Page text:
Directory of U.S. Military Rockets and Missiles|
Appendix 2: Modern UAVs
|Copyright © 2004 Andreas Parsch|
The DarkStar UAV was developed for DARPA's "Tier III-" requirement for a LO-HAE (Low-Observable High-Altitude Endurance) UAV. "Tier III-" itself was a downgraded variant of the "Tier III" specification, which called for a larger and more complex vehicle. "Tier III" was abandoned because of too many technological and financial risks. The ACTD (Advanced Concept Technology Demonstration) contract for the "Tier III-" UAV was awarded to Lockheed Martin in June 1994. A major subcontractor with a 50% share was Boeing, which was responsible for wing development and production. The first flight was originally intended to occur in October 1995, but was delayed by software problems until March 1996. However, the program was stopped again after the first prototype crashed on take-off for its second flight in April that year because of a control system malfunction leading to pitch-up and stall. In January 1997, the DarkStar was officially designated RQ-3A, and in June 1998, flight testing finally resumed with the second RQ-3A vehicle.
The RQ-3A was a LO flying-wing design with a very slightly forward-swept wing and a "flying saucer"-shaped fuselage section. It was powered by a single Williams F129 (Model FJ44-1A) turbofan engine, and could cruise for about 12 hours at an altitude of up to 19800 m (65000 ft). For the planned fully autonomous missions, the DarkStar was equipped with a GPS/INS navigation system, which could be retasked in flight. Communication was done via two-way datalinks (command and control uplink, sensor data downlink), either a wideband line-of-sight link or a J-band SATCOM link. The payload bays in the lower fuselage could accommodate various types of sensors, but the primary options were a Northrop Grumman AN/ZPQ-1 TESAR (Tactical Endurance Synthetic Aperture Radar) surveillance radar or a Recon/Optical CA-236 electro-optical camera system.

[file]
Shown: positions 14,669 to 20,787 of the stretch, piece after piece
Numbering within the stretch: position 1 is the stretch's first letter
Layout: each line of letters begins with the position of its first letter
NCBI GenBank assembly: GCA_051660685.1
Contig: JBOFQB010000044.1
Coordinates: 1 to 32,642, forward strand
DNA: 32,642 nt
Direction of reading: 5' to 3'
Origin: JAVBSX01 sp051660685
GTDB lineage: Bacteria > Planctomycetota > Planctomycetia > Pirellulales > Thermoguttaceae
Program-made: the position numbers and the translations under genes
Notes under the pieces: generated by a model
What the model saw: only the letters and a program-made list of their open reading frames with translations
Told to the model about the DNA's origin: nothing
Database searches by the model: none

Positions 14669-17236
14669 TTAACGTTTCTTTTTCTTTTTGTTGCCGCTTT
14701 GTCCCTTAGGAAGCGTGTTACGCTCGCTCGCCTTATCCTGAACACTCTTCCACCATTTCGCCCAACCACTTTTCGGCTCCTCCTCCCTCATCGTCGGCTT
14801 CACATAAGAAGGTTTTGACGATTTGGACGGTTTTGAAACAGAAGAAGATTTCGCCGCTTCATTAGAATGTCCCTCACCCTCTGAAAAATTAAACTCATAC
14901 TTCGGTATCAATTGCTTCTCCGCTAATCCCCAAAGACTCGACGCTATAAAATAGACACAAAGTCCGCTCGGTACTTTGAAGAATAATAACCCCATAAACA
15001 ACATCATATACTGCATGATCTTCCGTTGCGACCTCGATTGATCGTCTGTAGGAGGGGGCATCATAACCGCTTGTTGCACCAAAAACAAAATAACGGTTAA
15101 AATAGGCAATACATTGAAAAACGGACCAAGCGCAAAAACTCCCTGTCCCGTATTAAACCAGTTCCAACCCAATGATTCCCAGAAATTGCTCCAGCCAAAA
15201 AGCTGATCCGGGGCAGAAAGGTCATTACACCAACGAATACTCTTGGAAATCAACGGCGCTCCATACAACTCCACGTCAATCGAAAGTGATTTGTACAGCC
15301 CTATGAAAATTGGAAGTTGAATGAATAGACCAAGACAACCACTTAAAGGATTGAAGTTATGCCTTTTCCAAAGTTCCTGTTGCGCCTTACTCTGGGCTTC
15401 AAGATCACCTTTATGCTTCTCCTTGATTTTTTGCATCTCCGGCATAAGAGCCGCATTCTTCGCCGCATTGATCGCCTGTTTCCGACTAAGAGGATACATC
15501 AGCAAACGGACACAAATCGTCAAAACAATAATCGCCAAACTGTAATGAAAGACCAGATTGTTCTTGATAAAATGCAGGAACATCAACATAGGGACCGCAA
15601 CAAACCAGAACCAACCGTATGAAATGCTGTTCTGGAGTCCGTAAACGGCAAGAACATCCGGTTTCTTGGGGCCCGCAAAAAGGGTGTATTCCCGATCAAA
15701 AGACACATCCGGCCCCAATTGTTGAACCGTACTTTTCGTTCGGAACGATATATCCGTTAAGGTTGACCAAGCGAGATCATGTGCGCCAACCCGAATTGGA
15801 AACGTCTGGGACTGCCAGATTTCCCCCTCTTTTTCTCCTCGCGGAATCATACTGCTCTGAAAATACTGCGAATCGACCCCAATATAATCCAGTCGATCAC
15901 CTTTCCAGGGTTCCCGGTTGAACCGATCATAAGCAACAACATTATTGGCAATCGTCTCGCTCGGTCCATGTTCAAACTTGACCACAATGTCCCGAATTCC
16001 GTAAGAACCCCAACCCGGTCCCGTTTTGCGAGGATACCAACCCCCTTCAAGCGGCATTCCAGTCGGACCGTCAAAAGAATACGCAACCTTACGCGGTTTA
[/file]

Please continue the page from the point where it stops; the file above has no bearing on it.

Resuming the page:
|Photo: Tony Landis (NASA)|
The problems and delays of DarkStar lead to rising costs, and in January 1999 the USAF decided that the advantages of the RQ-3A over the less ambitious RQ-4 Global Hawk were not sufficient to warrant completion of the development program. At least officially, the program was cancelled and the two DarkStar ACTD vehicles remained the only RQ-3As built. However, it appears that this was not quite the end of the story, because during Operation Iraqi Freedom in March/April 2003, the USAF acknowledged the operational use of at least one prototype of a new stealthy high-endurance UAV. Other than being a scaled-up and more capable derivative of the DarkStar, nothing was revealed about this UAV.
Note: Data given by several sources show slight variations. Figures given below may therefore be inaccurate!
Data for RQ-3A:
|Length||4.57 m (15 ft 0 in)|
|Wingspan||21.03 m (69 ft 0 in)|
|Height||1.52 m (5 ft 0 in)|
|Weight||max: 3900 kg (8600 lb)|
|Speed||> 460 km/h (285 mph)|
|Ceiling||19800 m (65000 ft)|
|Propulsion||Williams F129 turbofan; 8.45 kN (1900 lb)|
 Kenneth Munson (ed.): "Jane's Unmanned Aerial Vehicles and Targets, Issue 15", Jane's, 2000
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